Last week, the country’s top insurer, the Life Insurance Corporation of India, obtained the approval of its regulator, the Insurance Regulatory and Development Authority of India (IRDAI) to buy upto 51 per cent in debt-ridden IDBI Bank. The move to nudge LIC to acquire a controlling interest in the bank — the worst performer among state banks with gross NPAs of Rs 55,588.26 crore and a net loss of Rs 8,238 crore at the end of fiscal 2018 — appears to be one of those quick-fix solutions to try and stem the rot in the bank with no takers after it was identified by the government as one of the first cases of privatisation of a lender. The consequences arising from this proposed acquisition of shares cannot be ignored.
In this case, the issue goes wider than that of an insurer owning a bank. The LIC, which already has holdings in over a dozen banks and which has sold over 29 crore policies and has assets under management of over Rs 28.5 lakh crore, has a responsibility to let its policyholders know of the value proposition involved in buying a substantial stake in IDBI Bank. That, and more importantly, protecting its policyholders’ funds is far more central than the interests of the shareholders of IDBI Bank. The LIC Act states that in the discharge of its functions, the Corporation shall act on business principles and take steps necessary or expedient for the protection or realisation of any investment while the IRDAI says that its mission is to protect the interests of policyholders besides promoting the growth of the insurance industry. The insurer’s statute also clearly says that it has a mandate to regulate the investment of funds by insurance firms.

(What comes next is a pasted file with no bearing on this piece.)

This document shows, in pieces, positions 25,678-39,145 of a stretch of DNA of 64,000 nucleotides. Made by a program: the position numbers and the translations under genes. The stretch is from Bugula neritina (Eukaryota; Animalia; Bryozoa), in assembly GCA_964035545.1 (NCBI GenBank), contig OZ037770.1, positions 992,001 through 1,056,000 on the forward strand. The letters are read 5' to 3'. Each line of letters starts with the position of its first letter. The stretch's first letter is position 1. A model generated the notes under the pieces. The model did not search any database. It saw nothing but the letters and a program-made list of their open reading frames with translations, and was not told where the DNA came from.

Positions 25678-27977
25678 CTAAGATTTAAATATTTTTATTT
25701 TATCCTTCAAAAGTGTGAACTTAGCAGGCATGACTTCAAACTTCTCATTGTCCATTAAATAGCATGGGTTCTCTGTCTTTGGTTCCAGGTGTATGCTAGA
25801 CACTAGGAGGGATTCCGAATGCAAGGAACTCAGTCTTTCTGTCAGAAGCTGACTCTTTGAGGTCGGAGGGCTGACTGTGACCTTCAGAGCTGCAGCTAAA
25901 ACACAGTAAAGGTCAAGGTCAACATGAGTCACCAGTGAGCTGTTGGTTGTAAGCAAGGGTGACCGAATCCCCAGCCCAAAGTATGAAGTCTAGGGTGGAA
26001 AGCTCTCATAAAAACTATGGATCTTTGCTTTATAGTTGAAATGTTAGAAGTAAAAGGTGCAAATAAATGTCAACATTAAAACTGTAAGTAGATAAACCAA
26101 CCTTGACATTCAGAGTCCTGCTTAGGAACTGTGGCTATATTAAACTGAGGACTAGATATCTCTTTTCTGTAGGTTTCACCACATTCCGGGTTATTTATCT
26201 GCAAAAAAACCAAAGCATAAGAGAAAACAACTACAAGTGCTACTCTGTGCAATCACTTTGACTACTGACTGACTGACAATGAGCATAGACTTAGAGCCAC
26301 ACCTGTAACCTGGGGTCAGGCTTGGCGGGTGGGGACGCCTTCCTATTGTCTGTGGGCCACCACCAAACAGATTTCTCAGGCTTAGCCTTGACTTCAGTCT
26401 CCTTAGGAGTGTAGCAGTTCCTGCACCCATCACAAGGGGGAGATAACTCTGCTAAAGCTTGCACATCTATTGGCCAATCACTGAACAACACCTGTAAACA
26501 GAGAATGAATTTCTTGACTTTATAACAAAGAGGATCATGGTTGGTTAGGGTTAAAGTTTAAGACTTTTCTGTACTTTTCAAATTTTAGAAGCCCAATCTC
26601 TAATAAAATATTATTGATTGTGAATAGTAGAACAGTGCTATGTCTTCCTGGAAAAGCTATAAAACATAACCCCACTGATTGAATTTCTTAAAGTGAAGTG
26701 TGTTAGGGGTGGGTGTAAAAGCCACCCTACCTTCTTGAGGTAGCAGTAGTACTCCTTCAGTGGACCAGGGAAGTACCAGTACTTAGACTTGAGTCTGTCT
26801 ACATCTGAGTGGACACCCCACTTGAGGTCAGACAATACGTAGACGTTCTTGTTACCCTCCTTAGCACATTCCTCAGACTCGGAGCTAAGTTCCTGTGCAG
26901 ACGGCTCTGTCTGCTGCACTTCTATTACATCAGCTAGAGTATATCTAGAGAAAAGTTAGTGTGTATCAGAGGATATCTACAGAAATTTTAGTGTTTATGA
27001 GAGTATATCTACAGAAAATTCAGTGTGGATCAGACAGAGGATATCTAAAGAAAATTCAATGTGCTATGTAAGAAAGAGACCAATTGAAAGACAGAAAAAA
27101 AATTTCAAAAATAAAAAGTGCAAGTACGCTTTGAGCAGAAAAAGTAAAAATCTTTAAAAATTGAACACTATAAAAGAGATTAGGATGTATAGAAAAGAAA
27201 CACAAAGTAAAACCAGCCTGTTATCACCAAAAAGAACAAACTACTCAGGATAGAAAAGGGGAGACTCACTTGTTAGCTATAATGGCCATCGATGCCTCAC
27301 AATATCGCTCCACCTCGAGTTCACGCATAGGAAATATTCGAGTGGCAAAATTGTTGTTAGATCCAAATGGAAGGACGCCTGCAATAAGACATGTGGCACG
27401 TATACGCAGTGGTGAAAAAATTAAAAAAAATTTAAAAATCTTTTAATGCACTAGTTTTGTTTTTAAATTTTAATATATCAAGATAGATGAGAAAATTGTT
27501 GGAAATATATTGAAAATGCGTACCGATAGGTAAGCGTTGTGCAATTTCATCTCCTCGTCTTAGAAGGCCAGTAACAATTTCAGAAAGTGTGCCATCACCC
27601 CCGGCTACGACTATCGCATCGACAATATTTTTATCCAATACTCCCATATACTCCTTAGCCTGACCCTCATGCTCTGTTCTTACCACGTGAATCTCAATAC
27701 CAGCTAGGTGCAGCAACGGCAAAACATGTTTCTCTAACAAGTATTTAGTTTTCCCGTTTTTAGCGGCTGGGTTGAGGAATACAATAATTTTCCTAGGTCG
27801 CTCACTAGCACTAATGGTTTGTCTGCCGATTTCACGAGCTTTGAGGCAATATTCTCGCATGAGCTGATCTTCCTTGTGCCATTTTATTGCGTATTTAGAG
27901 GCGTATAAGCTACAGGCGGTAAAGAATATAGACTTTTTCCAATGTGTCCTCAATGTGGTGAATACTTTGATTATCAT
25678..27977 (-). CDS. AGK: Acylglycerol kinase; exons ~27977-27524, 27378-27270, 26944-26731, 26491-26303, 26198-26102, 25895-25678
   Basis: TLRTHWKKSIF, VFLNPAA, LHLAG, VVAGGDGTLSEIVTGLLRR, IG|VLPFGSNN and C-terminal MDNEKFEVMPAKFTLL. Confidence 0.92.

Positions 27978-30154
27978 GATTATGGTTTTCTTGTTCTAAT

Going by their mandates, the LIC board and the insurance regulator have done the indefensible in this case — emerging as being beholden to the government when they should have examined the proposal far more thoroughly and sought time. The LIC-IDBI Bank stake sale in a way mirrors the controversial buyout by ONGC of GSPC and later HPCL when its majority shareholder, the government, deemed it necessary to push those transactions ignoring the interests of its minority shareholders. What is also disturbing is the growing failure to make a distinction between the funds of policyholders or shareholders and the recourse to it by the sovereign and the value destruction of state-owned companies by the owner itself — the government. The best course would be to call off the proposed deal failing which financial sector regulators — RBI or Sebi — should step in.